The outrage that European soccer teams are expressing over FIFA’s latest decision is just further evidence that awarding the 2022 World Cup to Qatar may have been a mistake.
First, back in July, allegations emerged that Mohamed bin Hammam, a Qatari and former president of the Asian Football Confederation, had paid bribes to ensure Qatar would win its bid. An official investigation by FIFA’s ethics committee cleared Qatar of those corruption claims in November. Then came concerns over the extreme heat in Qatar in the summer months when the World Cup is always played: temperatures as high as 107 degrees. Qatari officials insisted that thanks to advances in outdoor cooling technologies, the stadiums wouldn’t get too hot. These claims were met with much skepticism, and may not have convinced FIFA, either: rather than pull the Cup from Qatar due to the heat, FIFA has announced it will move the World Cup to the winter months, potentially to conclude just days before Christmas.
Clubs are outraged by this move, and here’s why: it wreaks havoc on their traditional schedules, and they argue it could cost them millions. Yesterday, FIFA announced it will not compensate clubs in any additional amount for costs incurred by moving the Cup to winter.
“It’s not perfect, we know that, but why are we talking about compensation? It’s happening once, we’re not destroying football,” said Jerome Valcke, FIFA secretary general. “Why should we apologize to the clubs? I definitely don’t feel I have to apologize for the decision made yesterday.”
Unlike the NFL, MLB, or NBA in the U.S., European soccer goes for nearly the entire year. (The current English Premier League season started this past August, and will run through the end of May.) With the World Cup going on in November and December, under FIFA’s new proposed timeline (it has not set exact dates yet), half of the teams will get their players back by end of November, while players on national teams that make it to the knockout rounds will remain gone for up to another month, which does mean problems for rosters, issues with player contracts, and, perhaps, if big stars are unavailable, lost income from ticket sales. To make up for the gap, seasons will likely start earlier, which will condense the important “transfer window” when teams are able to trade stars.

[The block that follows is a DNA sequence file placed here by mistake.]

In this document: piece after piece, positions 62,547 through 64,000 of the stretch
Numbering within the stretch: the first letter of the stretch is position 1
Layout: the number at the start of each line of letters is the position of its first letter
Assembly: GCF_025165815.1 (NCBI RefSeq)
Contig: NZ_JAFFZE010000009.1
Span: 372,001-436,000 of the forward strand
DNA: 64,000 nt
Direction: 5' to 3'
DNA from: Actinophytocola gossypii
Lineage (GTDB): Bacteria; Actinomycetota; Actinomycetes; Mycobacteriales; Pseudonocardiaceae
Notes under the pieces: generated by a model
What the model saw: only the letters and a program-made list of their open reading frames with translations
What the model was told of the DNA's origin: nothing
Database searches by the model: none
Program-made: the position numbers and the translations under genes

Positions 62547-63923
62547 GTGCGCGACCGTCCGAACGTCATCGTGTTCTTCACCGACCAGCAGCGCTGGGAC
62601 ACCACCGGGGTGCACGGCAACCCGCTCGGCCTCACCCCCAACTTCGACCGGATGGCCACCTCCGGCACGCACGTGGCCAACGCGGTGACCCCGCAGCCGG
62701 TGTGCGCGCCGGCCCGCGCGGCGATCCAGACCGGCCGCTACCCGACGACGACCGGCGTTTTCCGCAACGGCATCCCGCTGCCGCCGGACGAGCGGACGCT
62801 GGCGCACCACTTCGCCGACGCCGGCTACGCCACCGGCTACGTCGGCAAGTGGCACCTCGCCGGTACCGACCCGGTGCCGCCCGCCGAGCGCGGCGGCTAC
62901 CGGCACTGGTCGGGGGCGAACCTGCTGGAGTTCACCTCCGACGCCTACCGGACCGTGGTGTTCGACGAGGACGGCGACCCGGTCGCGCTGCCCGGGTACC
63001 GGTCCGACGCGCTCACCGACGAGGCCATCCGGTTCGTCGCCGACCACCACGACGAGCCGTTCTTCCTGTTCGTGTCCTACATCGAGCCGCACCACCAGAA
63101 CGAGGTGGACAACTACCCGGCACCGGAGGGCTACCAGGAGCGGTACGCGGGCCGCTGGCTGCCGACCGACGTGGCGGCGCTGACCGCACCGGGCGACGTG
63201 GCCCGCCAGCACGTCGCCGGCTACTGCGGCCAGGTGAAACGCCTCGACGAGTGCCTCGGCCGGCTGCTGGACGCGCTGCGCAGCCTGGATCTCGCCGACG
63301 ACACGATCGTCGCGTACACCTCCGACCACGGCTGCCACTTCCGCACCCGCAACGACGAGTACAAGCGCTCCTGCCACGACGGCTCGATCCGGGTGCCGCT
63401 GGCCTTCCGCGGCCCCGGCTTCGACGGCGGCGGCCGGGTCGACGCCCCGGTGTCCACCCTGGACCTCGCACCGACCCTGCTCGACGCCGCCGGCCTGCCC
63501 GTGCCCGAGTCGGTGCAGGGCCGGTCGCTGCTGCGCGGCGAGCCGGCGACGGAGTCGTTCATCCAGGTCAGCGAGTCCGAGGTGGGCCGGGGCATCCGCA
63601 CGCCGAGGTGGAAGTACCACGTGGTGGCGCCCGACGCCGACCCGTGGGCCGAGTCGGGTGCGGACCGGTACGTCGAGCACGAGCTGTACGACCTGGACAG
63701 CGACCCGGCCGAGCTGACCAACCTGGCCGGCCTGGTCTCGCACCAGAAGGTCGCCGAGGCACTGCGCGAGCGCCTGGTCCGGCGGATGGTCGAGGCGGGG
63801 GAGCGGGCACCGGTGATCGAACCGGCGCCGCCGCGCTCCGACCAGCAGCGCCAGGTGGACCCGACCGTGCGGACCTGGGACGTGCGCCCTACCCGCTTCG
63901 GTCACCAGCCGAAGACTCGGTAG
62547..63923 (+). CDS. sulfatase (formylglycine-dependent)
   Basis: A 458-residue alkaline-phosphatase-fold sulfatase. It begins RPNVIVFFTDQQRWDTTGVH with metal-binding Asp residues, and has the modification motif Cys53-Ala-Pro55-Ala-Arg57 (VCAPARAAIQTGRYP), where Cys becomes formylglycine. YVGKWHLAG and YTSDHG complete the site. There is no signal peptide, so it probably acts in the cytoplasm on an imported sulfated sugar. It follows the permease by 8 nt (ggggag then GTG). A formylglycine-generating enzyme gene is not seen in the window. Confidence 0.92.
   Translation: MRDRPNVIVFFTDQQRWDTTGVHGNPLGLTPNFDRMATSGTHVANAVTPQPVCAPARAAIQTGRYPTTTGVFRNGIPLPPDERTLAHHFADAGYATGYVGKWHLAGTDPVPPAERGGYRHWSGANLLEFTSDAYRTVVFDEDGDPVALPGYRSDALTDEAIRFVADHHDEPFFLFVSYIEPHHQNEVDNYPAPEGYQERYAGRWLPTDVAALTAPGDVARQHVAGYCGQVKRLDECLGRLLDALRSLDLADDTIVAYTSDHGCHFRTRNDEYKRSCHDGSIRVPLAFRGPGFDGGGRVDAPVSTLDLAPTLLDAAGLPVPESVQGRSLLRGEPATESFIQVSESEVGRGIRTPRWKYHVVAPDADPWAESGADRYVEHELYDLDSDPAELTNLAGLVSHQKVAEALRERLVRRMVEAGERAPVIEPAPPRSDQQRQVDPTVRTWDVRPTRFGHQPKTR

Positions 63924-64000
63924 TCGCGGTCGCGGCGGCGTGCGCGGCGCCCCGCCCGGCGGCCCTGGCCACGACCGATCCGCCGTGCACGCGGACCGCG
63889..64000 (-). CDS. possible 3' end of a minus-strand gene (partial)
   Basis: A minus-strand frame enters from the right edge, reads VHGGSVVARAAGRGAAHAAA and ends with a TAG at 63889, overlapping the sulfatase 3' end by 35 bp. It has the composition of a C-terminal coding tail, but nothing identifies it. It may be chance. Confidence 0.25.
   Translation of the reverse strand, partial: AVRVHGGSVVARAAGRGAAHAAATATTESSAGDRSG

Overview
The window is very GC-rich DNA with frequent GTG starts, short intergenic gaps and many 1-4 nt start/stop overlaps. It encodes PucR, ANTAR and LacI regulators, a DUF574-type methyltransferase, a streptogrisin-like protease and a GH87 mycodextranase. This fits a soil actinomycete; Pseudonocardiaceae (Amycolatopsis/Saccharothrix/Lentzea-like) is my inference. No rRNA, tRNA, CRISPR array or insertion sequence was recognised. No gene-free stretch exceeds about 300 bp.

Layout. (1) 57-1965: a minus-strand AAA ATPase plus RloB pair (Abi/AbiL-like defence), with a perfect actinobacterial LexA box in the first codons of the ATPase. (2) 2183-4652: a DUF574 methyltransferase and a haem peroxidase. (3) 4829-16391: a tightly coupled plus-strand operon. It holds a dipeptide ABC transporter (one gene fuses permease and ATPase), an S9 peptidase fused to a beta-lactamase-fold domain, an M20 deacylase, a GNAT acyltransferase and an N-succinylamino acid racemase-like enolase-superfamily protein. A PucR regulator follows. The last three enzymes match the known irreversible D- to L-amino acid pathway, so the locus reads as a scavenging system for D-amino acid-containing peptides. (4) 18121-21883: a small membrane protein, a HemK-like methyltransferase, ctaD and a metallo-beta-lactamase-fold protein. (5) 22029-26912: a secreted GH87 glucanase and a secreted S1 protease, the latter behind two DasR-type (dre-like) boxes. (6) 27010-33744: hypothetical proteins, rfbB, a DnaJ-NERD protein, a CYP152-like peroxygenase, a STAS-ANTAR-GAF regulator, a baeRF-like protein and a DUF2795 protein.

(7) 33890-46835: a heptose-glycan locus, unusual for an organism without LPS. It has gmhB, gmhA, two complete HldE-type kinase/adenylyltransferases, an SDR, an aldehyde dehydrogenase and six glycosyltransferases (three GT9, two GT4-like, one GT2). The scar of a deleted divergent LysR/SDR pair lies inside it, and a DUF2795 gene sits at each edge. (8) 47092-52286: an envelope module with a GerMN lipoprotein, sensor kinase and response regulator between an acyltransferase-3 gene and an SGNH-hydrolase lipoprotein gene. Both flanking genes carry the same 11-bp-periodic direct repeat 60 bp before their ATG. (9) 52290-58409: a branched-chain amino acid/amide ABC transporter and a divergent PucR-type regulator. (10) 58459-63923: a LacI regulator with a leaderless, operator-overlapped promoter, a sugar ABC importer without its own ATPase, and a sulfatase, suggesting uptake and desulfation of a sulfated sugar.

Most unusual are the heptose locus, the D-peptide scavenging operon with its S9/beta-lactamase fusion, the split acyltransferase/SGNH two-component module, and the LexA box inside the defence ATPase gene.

Clubs are also concerned about player injuries, as their stars will now play in the World Cup and then have to return to the regular season. At the 2010 World Cup, Bayern Munich star Arjen Robben was injured and missed the next six months of the club’s season, costing them millions in wasted salary. FIFA does have an official insurance fund for this reason — $40 million in 2010, $75 million in 2014 — but divides this sum up among teams that have a player in the World Cup, and once divided, it doesn’t amount to very much. (FIFA reportedly made around $4 billion in revenue from the 2014 World Cup, $1 billion of it from sponsors and advertisers.) The English Premier League alone will reportedly need to reschedule 100 games.
The English Premier League is “extremely disappointed” with the move to winter, and its chief executive Richard Scudamore went on to say: “It’s clear that the views of the European leagues, along with the numerous other competitions globally that will be negatively affected, have not been given serious consideration throughout this process.” He added that the move to winter “disproportionately impacts the sporting integrity of our competitions.”
But arguments about the integrity of the game are a distraction. (The U.K.’s Daily Mail wrote hyperbolically that it will “ruin a great English football tradition.” Other European publications yesterday ran photos of FIFA president Sepp Blatter wearing a Santa hat.) The news that FIFA will not compensate clubs further, beyond the usual player insurance fund, is not surprising. FIFA’s Valcke pointed out that, after all, “there are seven years to reorganize.” In fact, moving the Cup to winter, as long as it has to be in Qatar, was the only logical move.
For once, FIFA may have done the right thing, in that specific regard. Rather, the better complaint and argument is the same as it’s been all along: that the World Cup should not have been in Qatar in the first place. As our sister publication Sports Illustrated reported in August, the city of Doha, in the areas where the stadiums are being built, is still “a patch of bare desert sand.” From 2012 to 2014, an independent study suggested, there were nearly 1,000 worker deaths in Qatar on World Cup construction sites. The city isn’t ready, critics say, to host the Cup. (A Toronto Star column declares, “everybody knew Qatar would be too hot, and too corrupt, and too ridiculous.”) To be fair, the same concerns existed around the 2014 Winter Olympics in Sochi, Russia, and, in the end, albeit with some hiccups, it worked out.
But all things considered at the moment — from the working conditions in Qatar, to the rapid infrastructure progress it has to make in a short time, to the displaced schedules resulting from the move to the winter months — FIFA has handed, this week, additional fuel to the fire of criticism around its 2022 World Cup plans.